Reporter is a crazy iPhone app that tracks… well, everything. It pops up an alert at random intervals throughout the day and conducts a mini survey, then puts all this data together to be mined at your leisure.
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Now that winter has hit the country, cycling has moved indoors for much of the U.S. That means straddling a stationary bike or throwing your trusty road or mountain bike up on a stand (or if you’re really brave, rollers).
That’s where the Xspin comes in. it’s a small box filled with sensors and a low-energy Bluetooth 4.0 radio that attaches to a crank arm and sends speed, distance and cadence data to an accompanying app — either one of two developed by its parent company, Pafers, or a handful of popular third-party cycling apps, like Strava or MapMyRide. It’ll also work with ellipticals (though it obviously attaches differently, since ellipticals don’t have cranks).
This article first appeared in the Cult of Mac Newsstand magazine
Thanks to Apple’s tireless vetting of App Store apps, it’s tricky for an app to flat-out snoop on you. Then again, the behavior of some apps could be thought of as snooping if you squint and look at them the wrong way.
Foursquare is all about location, but that’s because it knows exactly where you are. And Facebook is… Well, Facebook likes to know things about you.
But you can keep earning Mayorships and tweeting your pictures without telling everyone where you live, or letting them post your location to Facebook. Just follow our handy guide to the privacy settings of various famous apps.
DataMan was one of the first iPhone data trackers when it debuted back in 2010, after AT&T 86ed the utopian guarantee of unlimited data.
This new iteration, DataMan Next, is much prettier, but essentially does the same thing: It tracks your data usage and warns you before you spend money needlessly on data overage charges; it can even predict whether you’ll end up going over your monthly allowance. And today, it’s free.
I don’t know if you have kids or not, but one of the more difficult things to keep track of, at least for me, is their allowance. Yeah, you might say, just write it down on a piece of paper or something. While that may seem to have merit, it rarely works out in my family. Let’s say my son gets $5 every two weeks for allowance. That’s a $5 bill I need to have each and every week.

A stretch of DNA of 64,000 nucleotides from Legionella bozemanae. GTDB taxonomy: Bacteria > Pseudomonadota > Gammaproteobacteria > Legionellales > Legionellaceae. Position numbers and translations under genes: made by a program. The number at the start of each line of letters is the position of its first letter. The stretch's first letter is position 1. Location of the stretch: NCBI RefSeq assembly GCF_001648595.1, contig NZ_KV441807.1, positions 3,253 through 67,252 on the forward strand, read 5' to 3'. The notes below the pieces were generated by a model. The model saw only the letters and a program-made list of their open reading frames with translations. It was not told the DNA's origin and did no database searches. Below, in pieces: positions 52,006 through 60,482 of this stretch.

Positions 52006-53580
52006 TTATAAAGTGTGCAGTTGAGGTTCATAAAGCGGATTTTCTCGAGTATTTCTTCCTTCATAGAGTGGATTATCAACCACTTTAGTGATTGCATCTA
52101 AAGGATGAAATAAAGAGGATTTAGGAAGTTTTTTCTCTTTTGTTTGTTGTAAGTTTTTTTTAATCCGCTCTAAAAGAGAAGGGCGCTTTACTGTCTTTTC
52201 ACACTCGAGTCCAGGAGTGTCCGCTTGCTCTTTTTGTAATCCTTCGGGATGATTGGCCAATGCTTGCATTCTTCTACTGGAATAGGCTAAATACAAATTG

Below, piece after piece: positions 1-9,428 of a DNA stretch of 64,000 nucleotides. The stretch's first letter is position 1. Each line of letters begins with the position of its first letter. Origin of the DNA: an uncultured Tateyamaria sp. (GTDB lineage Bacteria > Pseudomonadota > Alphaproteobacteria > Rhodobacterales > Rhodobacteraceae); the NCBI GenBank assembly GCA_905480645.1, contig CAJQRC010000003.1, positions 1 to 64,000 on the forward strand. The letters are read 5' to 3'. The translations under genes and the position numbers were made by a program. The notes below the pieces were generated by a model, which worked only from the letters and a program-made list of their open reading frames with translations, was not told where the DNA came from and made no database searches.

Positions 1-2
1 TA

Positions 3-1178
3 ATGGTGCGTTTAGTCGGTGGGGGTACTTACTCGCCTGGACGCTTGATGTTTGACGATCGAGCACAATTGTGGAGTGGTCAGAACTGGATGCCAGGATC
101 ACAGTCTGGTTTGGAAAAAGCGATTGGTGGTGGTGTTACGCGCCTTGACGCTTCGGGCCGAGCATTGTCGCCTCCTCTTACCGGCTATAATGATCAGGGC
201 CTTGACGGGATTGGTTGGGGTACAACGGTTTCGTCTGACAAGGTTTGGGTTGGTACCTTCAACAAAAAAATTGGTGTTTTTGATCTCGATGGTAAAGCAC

Honestly? It never works out that way. So we tried using a calendar, on which I created a repeating event, set for every two weeks, figuring we could just count it up when he needed something. Well, that didn’t really work out, either. We’d be at a store, and he’d want something, and it’d be some non-multiple of five, and we’d try to remember to write it down, and so on.
Suffice it to say that I am doing a poor job at helping my kid keep track of his allowance, and an equally poor job of prepping him for real life money management.
So imagine my joy when I saw Allowance Manager for iOS, a Universal app that basically does what we need: tracks allowance on the iPhone or iPad. Win!
Apple has warned developers for nearly a year that apps should not use UDIDs, and that they will be rejected in the future. A deadline has finally come on UDID apps, as Apple just announced they will reject any apps that use UDIDs starting on May 1st.
Another stipulation on Apple’s deadline, is that all apps must support the iPhone 5’s 4-inch display too. Here are the full notes on the deadline:
ActoTracker is a free Mac app that automatically tracks all of the activity on your Mac. You might show up at the office on Wednesday having completely forgotten what you were working on Monday. You might wonder what specific website you went to while researching that lit paper, and not have a record of the history stored in your browser. With ActoTracker, you can pull up this kind of information, and much more.
Apple has been historically fickle about how it lets marketers and developers track iOS users through apps downloaded from the App Store. After all of the privacy concerns were raised about the UDID device identifier back in 2011, a better solution never presented itself.
Apple eventually introduced its own Advertising Identifier for iOS device tracking purposes, but marketers still favored the unique, permanent nature of the UDID. The UDID worked so well because it was a device-specific identifier that could never be changed. Athough developers were technically banned from using the UDID to track iOS devices more than a year ago, many, many apps still use the deprecated method today.
Apple is reportedly starting to reject apps that use web cookies to track user activity in iOS. Could this mean a reinvigorated push towards the Advertising Identifier again?
A mobile phone in the hands of your kid can be a liability. But it can also be guardian angel — it all depends on how it’s used. MobileKids is a free iPhone and Android app that enhances a phone’s guardian angel-like qualities while putting the liabilities on lockdown.
If you lose a smartphone and you use a service that can track its location via GPS, ignore it when it tells you that your handset is a Wayne Dobson’s house. For the past two years, this 59-year-old retiree has had cellphone owners showing up at his Las Vegas home demanding their devices back. They turn up at all hours of the day, yelling and threatening to call the police.
But Dobson is no thief, and he doesn’t have their phones. It’s a strange glitch that appears to be affecting devices on Sprint, and its making this man’s life a misery.